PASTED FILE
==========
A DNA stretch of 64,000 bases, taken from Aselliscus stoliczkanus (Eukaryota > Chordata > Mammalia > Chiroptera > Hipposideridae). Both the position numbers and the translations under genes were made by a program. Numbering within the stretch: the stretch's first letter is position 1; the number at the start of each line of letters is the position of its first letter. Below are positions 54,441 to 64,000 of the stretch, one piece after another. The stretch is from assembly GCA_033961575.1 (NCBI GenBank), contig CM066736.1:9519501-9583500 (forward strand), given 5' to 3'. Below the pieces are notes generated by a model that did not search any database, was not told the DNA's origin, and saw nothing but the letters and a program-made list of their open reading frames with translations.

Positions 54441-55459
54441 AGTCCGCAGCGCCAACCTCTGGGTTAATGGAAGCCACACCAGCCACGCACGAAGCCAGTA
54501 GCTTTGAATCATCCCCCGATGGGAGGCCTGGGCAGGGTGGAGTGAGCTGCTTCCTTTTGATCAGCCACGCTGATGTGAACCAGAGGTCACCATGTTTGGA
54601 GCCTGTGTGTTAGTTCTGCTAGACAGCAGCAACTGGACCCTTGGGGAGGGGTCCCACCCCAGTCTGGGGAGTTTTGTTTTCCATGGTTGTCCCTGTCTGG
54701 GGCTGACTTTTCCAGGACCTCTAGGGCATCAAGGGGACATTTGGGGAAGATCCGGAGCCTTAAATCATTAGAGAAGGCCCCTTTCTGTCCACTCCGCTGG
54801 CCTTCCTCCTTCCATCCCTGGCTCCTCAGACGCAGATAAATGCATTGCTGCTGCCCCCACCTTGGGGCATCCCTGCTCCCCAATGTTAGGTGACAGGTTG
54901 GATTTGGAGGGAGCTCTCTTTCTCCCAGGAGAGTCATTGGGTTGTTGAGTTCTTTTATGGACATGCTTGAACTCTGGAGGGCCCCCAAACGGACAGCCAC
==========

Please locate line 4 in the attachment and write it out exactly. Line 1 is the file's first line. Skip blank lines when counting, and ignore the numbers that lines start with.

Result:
54501 GCTTTGAATCATCCCCCGATGGGAGGCCTGGGCAGGGTGGAGTGAGCTGCTTCCTTTTGATCAGCCACGCTGATGTGAACCAGAGGTCACCATGTTTGGA